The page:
Efficacy and safety of balovaptan for socialisation and communication difficulties in autistic adults in North America and Europe: a phase 3, randomised, placebo-controlled trial

Suma Jacob, Jeremy Veenstra-VanderWeele, Declan Murphy, James McCracken, Janice Smith, Kevin Sanders, Christoph Meyenberg, Thomas Wiese, Gurpreet Deol-Bhullar, Christoph Wandel, Elizabeth Ashford, Evdokia Anagnostou

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Abstract

BACKGROUND: There are no approved pharmacological therapies to support treatment of the core communication and socialisation difficulties associated with autism spectrum disorder in adults. We aimed to assess the efficacy, safety, and pharmacokinetics of balovaptan, a vasopressin 1a receptor antagonist, versus placebo in autistic adults.

METHODS: V1aduct was a phase 3, randomised, placebo-controlled, double-blind trial, conducted at 46 sites across six countries (the USA, the UK, France, Italy, Spain, and Canada). Eligible participants were aged 18 years or older with an intelligence quotient (IQ) of 70 or higher, and met the criteria for moderate-to-severe autism spectrum disorder (DSM-5 and Autism Diagnostic Observation Schedule). Participants were randomly allocated (1:1), with an independent interactive voice or web-based response system, to receive balovaptan (10 mg) or placebo daily for 24 weeks. Randomisation was stratified by an individual's baseline Vineland-II two-domain composite (2DC) score (<60 or ≥60), sex, region (North America or rest of world), and age (<25 years or ≥25 years). Participants, study site personnel, and the sponsor were masked to treatment assignment. The primary endpoint was change from baseline in Vineland-II 2DC score (the mean composite score across the Vineland-II socialisation and communication domains) at week 24. The primary analysis was done with ANCOVA in the intention-to-treat population. The V1aduct study was terminated for futility after around 50% of participants completed the week 24 visit. This trial is registered with ClinicalTrials.gov (NCT03504917).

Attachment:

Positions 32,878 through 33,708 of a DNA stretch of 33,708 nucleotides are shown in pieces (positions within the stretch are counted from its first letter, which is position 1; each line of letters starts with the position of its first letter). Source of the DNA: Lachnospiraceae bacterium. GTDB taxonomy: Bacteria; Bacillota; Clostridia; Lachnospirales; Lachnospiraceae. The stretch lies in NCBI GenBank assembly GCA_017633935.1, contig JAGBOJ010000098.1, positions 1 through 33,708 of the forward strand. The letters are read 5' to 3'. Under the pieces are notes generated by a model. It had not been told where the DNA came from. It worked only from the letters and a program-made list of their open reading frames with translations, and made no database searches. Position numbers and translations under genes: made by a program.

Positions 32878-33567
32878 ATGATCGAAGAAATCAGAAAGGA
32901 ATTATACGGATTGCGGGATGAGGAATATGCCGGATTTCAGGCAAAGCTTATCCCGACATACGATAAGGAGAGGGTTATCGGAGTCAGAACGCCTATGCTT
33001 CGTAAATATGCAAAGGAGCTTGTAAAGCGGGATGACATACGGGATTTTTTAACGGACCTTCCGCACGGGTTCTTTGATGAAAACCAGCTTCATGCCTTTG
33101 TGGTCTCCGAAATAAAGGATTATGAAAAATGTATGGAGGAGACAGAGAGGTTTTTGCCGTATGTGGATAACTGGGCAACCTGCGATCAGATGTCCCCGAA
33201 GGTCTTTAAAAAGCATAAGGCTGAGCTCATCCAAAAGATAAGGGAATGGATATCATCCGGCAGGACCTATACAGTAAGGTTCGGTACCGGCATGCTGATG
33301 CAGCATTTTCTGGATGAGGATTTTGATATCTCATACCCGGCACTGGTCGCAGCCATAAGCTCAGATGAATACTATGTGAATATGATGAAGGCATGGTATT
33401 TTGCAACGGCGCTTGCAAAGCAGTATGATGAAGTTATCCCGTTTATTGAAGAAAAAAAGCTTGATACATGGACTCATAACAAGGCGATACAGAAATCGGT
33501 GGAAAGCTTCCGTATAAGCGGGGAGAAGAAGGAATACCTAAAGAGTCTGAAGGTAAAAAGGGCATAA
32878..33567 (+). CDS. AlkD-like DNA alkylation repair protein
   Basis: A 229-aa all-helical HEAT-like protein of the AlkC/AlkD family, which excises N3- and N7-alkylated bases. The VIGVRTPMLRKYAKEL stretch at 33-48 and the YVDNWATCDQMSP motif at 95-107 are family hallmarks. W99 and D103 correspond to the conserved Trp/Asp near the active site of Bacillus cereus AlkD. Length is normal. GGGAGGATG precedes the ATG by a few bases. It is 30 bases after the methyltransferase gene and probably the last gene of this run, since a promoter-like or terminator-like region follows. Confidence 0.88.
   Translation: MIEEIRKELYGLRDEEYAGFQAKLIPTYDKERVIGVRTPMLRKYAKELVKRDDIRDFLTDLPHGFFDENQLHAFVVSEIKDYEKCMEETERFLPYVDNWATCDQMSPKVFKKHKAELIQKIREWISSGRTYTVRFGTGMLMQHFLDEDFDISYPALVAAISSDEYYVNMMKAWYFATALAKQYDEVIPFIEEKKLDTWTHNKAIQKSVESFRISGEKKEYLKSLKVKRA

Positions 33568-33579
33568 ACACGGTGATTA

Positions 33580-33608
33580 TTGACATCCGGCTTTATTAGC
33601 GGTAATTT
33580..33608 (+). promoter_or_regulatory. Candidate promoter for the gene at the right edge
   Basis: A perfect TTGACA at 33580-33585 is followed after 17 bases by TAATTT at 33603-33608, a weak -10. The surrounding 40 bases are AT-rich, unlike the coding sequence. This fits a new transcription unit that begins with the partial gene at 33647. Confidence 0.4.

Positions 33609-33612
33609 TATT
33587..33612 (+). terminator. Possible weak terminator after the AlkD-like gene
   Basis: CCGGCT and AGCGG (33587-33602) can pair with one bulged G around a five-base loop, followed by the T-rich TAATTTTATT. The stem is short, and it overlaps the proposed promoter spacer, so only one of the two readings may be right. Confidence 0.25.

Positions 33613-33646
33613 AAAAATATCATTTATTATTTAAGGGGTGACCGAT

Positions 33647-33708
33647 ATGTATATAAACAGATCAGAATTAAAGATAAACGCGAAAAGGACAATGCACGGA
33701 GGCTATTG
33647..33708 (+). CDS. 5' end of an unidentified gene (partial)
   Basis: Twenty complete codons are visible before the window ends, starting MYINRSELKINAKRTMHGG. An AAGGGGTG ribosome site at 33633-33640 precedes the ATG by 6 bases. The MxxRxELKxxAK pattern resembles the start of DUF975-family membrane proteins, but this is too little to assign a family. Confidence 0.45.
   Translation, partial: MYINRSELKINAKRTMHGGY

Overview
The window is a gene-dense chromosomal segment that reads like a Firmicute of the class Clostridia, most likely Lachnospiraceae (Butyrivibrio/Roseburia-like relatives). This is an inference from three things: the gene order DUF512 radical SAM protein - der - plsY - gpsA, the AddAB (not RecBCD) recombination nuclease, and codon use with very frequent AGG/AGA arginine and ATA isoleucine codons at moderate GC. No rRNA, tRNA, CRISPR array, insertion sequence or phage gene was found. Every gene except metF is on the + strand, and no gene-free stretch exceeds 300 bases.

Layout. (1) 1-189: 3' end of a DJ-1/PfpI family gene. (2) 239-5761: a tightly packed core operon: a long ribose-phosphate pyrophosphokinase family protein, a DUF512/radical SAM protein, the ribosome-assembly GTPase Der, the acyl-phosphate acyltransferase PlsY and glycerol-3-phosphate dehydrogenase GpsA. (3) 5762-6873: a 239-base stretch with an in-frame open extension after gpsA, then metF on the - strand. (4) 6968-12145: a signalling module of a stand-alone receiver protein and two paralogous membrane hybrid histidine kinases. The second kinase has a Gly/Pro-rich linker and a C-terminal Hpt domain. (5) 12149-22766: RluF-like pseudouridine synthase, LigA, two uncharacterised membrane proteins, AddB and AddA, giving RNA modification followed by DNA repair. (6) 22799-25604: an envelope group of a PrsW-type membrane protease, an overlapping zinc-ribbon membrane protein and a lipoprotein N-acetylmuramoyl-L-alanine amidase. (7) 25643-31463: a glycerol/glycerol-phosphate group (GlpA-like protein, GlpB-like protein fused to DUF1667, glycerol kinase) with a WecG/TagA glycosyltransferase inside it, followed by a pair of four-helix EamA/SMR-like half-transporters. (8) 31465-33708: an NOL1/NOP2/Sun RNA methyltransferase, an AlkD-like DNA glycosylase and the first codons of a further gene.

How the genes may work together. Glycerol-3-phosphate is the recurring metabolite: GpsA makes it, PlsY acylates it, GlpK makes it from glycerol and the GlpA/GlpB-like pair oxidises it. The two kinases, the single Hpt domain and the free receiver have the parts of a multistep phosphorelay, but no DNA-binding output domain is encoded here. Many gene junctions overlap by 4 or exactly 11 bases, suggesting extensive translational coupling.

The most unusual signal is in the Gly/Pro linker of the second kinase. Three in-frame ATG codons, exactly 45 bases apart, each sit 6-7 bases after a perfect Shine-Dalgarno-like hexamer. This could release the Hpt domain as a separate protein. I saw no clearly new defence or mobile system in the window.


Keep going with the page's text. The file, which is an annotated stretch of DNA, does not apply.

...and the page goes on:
FINDINGS: Between Aug 8, 2018, and July 1, 2020, 540 people were screened for eligibility, of whom 322 were allocated to receive balovaptan (164 [51%]) or placebo (158 [49%]). One participant from the balovaptan group was not treated before trial termination and was excluded from the analysis. 60 participants in the balovaptan group and 55 in the placebo group discontinued treatment before week 24. The sample consisted of 64 (20%) women and 257 (80%) men, with 260 (81%) participants from North America and 61 (19%) from Europe. At baseline, mean age was 27·6 years (SD 9·7) and mean IQ score was 104·8 (18·1). Two (1%) participants were American Indian or Alaska Native, eight (2%) were Asian, 15 (5%) were Black or African American, 283 (88%) were White, four (1%) were of multiple races, and nine (3%) were of unknown race. Mean baseline Vineland-II 2DC scores were 67·2 (SD 15·3) in the balovaptan group and 66·2 (17·7) in the placebo group. The interim futility analysis showed no improvement for balovaptan versus placebo in terms of Vineland-II 2DC score at week 24 compared with baseline, with a least-squares mean change of 2·91 (SE 1·52) in the balovaptan group (n=79) and 4·75 (1·60) in the placebo group (n=71; estimated treatment difference -1·84 [95% CI -5·15 to 1·48]). In the final analysis, mean change from baseline in Vineland-II 2DC score at week 24 was 4·56 (SD 10·85) in the balovaptan group (n=111) and 6·83 (12·18) in the placebo group (n=99). Balovaptan was well tolerated, with similar proportions of participants with at least one adverse event in the balovaptan group (98 [60%] of 163) and placebo group (104 [66%] of 158). The most common adverse events were nasopharyngitis (14 [9%] in the balovaptan group and 19 [12%] in the placebo group), diarrhoea (11 [7%] and 14 [9%]), upper respiratory tract infection (ten [6%] and nine [6%]), insomnia (five [3%] and eight [5%]), oropharyngeal pain (five [3%] and eight [5%]), and dizziness (two [1%] and ten [6%]). Serious adverse events were reported for two (1%) participants in the balovaptan group (one each of suicidal ideation and schizoaffective disorder), and five (3%) participants in the placebo group (one each of suicidal ideation, panic disorder, limb abscess, urosepsis, colitis [in the same participant with urosepsis], and death by suicide). No treatment-related deaths occurred.